The Priceless Civil War Eagle Made Out of Abraham Lincoln’s Hair
The Priceless Civil War Eagle Made Out of Abraham Lincoln’s Hair – In a tiny, vaguely lit backroom of the Onondaga Historical Association in Syracuse, New York, is an incredible and valuable artifact, an eagle that was decorated during the Civil War constructed completely of hair donated by famous women politicians, most particularly President Abraham Lincoln and First Lady Mary Todd Lincoln.
The object was created by an organization called the US Sanitary Commission, a non-profit organization working for the health and well-being of Union soldiers during the war. Because at that time it was in need of funds to support its work and approached President Lincoln to request an ounce of hair as big as he could afford.
Abraham Lincoln made the request known to the other members of the Parliament and a surprising number of political leaders and their wives agreed and donated their hair to Brooklyn jewelry makers Spies & Champney to weave into a national emblem the hair.
The massive showpiece, affectionately known as the “Hairy Eagle”, featured an American Eagle perched on the top of a half globe in flight, spreading its wings as it was surrounded by swirls of flowers. The head of the eagle was made of Lincoln’s hair; its back is made from Vice Hannibal Hamlin’s hair.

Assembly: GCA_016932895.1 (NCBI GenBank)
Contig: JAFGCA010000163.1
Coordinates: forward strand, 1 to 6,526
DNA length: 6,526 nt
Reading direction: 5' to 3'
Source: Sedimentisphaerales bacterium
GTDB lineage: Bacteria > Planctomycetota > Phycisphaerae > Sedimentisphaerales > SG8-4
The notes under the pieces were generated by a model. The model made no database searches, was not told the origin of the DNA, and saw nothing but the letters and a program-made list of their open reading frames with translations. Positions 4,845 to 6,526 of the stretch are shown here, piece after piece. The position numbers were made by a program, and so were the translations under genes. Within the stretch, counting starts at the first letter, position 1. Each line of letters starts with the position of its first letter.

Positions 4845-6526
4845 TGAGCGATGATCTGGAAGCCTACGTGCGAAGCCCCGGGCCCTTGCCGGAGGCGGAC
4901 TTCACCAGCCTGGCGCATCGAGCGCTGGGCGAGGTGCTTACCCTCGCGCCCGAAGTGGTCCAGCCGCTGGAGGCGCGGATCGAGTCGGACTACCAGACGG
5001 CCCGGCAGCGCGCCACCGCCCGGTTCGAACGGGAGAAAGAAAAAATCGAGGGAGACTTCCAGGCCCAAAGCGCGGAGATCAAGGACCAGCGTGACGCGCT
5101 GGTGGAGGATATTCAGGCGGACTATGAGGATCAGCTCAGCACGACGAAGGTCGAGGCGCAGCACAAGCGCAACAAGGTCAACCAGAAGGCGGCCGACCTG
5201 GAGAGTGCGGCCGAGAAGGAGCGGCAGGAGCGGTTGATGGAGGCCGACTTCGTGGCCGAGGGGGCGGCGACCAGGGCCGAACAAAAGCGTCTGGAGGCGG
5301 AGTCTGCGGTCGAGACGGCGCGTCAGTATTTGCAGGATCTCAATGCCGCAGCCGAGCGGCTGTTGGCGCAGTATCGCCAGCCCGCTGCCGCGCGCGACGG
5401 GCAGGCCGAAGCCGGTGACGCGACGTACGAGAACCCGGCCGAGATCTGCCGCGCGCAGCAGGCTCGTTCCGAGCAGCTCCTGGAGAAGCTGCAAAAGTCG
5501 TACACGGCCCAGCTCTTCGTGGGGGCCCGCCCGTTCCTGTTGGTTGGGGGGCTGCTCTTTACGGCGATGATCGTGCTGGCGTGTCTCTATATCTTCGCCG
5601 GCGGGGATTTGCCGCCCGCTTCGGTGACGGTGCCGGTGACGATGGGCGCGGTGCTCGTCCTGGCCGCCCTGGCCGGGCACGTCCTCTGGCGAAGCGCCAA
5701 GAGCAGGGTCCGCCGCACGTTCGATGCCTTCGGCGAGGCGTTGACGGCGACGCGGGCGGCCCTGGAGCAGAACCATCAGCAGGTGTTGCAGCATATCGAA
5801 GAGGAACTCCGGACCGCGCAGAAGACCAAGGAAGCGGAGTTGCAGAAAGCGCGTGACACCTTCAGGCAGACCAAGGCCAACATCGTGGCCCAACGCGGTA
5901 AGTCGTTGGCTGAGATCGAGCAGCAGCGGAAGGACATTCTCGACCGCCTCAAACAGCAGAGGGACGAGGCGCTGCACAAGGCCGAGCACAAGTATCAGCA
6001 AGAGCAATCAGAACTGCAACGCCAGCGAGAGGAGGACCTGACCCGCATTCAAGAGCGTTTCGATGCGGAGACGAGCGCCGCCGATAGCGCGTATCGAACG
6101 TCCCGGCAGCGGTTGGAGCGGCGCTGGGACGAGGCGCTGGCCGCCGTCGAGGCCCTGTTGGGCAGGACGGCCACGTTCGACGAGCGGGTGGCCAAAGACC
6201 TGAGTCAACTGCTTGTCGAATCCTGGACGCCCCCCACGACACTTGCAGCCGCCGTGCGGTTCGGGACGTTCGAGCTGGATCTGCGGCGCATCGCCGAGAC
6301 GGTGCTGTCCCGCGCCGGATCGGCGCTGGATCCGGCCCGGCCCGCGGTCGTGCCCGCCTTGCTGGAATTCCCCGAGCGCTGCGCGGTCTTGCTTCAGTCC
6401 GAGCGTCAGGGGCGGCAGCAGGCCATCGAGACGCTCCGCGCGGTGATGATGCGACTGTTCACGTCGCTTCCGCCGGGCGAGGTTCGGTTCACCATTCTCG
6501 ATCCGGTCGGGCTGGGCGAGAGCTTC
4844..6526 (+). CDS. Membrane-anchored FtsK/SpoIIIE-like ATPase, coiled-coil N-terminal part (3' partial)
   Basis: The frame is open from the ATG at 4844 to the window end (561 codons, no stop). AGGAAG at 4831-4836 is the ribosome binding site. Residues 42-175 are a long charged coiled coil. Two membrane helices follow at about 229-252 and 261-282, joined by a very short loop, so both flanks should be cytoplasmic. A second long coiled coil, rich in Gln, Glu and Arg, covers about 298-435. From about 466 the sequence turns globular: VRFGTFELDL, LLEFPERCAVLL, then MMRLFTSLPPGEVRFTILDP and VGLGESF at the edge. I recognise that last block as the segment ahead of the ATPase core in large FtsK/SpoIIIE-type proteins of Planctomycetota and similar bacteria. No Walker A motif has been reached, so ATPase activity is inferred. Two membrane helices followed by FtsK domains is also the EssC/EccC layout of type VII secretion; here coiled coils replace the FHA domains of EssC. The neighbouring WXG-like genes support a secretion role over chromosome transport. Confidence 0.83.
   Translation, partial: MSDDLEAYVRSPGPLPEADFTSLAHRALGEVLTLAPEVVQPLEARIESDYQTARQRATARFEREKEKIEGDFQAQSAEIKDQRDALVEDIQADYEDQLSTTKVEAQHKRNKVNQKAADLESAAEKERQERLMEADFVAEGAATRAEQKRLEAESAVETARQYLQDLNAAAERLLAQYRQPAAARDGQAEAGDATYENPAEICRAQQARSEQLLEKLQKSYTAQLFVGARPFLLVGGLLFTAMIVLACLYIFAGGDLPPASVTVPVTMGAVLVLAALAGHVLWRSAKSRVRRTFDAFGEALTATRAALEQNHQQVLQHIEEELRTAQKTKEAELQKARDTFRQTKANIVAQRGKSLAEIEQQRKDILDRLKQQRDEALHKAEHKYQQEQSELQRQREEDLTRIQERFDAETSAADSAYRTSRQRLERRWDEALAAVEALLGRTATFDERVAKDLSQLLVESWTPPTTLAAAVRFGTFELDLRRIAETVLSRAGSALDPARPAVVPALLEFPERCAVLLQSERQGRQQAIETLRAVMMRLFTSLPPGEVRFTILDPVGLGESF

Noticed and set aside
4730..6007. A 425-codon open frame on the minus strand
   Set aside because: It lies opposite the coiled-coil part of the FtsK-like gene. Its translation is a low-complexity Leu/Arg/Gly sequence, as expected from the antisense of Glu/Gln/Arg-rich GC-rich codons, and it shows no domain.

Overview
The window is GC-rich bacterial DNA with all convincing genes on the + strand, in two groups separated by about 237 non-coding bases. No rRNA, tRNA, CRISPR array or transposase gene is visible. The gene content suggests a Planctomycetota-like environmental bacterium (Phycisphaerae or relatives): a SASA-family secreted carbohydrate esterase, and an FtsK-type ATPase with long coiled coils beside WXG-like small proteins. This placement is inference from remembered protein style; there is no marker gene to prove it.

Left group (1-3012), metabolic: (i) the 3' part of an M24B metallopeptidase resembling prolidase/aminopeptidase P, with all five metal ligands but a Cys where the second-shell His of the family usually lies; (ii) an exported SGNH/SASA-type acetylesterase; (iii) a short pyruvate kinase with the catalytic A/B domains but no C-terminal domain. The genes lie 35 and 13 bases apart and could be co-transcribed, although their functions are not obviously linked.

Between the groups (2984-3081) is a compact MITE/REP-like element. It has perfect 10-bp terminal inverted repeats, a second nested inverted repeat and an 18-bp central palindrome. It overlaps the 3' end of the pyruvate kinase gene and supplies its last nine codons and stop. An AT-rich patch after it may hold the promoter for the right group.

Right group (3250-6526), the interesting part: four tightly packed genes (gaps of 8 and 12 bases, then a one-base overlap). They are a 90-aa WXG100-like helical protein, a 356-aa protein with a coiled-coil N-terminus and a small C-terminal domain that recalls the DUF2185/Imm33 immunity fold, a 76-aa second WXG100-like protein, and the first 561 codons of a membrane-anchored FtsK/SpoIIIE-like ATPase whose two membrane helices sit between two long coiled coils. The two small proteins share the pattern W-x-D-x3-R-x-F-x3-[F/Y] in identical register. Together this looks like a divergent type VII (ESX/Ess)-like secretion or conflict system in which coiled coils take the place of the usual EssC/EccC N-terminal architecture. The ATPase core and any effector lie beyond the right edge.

Its beak was derived from Secretary of the Treasury Salmon Chase’s hair and its wings were made from the hair of the senators. The hair of wives was also used to make a “floral” arrangement surmounted by the globe and eagle. The eagle was an instant attraction after it was introduced at the Metropolitan Sanitary Fair organized to raise money to help Union soldiers.
The fair ran for three weeks from April of 1864, this fair offered activities, auctions, events and raffles, and much more. With a cost of $2, guests could see stunning floral arrangements in the Temple of Flora, watch dance performances performed at Fair’s Native American Troupe, enjoy Dutch food at the Knickerbocker Kitchen, and even purchase an item from Plymouth Rock.
Thousands of people were attracted to The Hairy Eagle during this time. In the shadow of it, a tiny visitor’s book was kept which allowed guests to write their names upon payment of one dollar. The aim was to raise funds of $1000. It’s not clear if the target of $1000 and 1000 signatures were achieved however, reports of the fair, which were compiled three years later, revealed that the book was so well-loved that there were 400 sign-ups as well as $400 in 3 days during the Fair.
The Hairy Eagle was meant to be given by Lincoln as a memorable gift at the conclusion of the fair and the wreath did not make it into the White House. Instead, it was displayed in the windows at the Champney & Smitten shop in Brooklyn for several years, before disappearing for a long time. The 1920s saw F.T. Champney’s wife Ida give the eagle to Onondaga Historical Association, where it has been since.